At 5:15 the Senate adjourned.
In the House.
"VYlASHIiNGTON, May ?>.?The House to?
day entered upon the consideration of the
contested election case of Pearson vs.
Crawford, from the 'Ninth North Carolina
The report of the majority in the Pear?
son-Crawford case was against the sitting
member, a Democrat, on the general
ground thift Mr. Pearson's election was
pre\-ented by fraud, intimidation, bribery
and bloodshed. The minority deny all the
allegations of the minority, pointing out that
the district is normally 'Democratic. The
debate to-day was on party lines.
Mr. Roberts, of Massachusetts, in charge
of the case, on behalf of the majority,
made a proposition to vote immediately
after the reading of the'journal to-morrow.
Mr. Miers, of Indiana; for the minority,
rejected the proposition, which, he de?
clared, indicated that the majority had al?
ready seen the handwriting on the wall.
He said four hours on a side was the least
he would accept. This, in turn, was re?
jected, and Mr. Roberts entered upon his
argument without any agreement having
been reached as to the time for closing the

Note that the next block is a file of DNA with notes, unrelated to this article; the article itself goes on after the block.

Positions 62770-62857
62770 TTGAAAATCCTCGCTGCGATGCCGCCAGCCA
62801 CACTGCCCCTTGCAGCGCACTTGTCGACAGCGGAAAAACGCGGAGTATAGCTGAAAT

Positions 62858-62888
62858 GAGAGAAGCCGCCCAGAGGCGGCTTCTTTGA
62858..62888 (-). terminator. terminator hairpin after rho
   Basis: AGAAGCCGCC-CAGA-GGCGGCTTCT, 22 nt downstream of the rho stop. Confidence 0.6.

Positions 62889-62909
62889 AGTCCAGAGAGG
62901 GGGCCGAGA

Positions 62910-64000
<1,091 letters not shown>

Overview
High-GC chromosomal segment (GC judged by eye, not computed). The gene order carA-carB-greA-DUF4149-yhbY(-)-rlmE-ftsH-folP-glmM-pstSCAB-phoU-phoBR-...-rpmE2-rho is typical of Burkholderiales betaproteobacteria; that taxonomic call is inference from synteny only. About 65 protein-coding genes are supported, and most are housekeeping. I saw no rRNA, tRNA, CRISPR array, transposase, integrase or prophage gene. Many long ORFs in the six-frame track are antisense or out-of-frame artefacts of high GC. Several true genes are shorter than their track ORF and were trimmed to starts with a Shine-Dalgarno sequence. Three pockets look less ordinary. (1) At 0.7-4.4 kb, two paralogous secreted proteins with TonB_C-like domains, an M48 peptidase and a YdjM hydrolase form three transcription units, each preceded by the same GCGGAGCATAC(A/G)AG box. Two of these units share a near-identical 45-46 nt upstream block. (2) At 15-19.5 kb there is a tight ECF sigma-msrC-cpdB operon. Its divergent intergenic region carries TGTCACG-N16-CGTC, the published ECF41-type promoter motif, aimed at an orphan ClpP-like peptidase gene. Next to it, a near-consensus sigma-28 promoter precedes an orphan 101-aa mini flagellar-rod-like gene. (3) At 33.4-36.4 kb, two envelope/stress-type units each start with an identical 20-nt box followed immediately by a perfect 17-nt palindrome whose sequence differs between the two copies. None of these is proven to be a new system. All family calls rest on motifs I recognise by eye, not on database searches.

Mr. Crawford, the sitting member, a
Democrat, had 23S plurality on the face
of the returns. JVlr. Roberts figured out
a true plurality for (Mr. Pearson of 31S.
In the course of his remarks, Mr.
Roberts denounced the constitutional
amendments and the. new election law
in North Carolina, which he said were
designated to eliminate the negro vote.
iMr. Miers, of Indiana, presented the
case of the minority. He called' atten?
tion to the fact that the district was
normally Democratic, and that the elec?
tion of 1S96 was conducted under an elec?
tion law passed by the Fusionista, which
gave the contestants' political friends
control of* the election' machinery.
-Mr. Kitchin concluded the debate, re?
viewing the service of both 'Mr. Craw?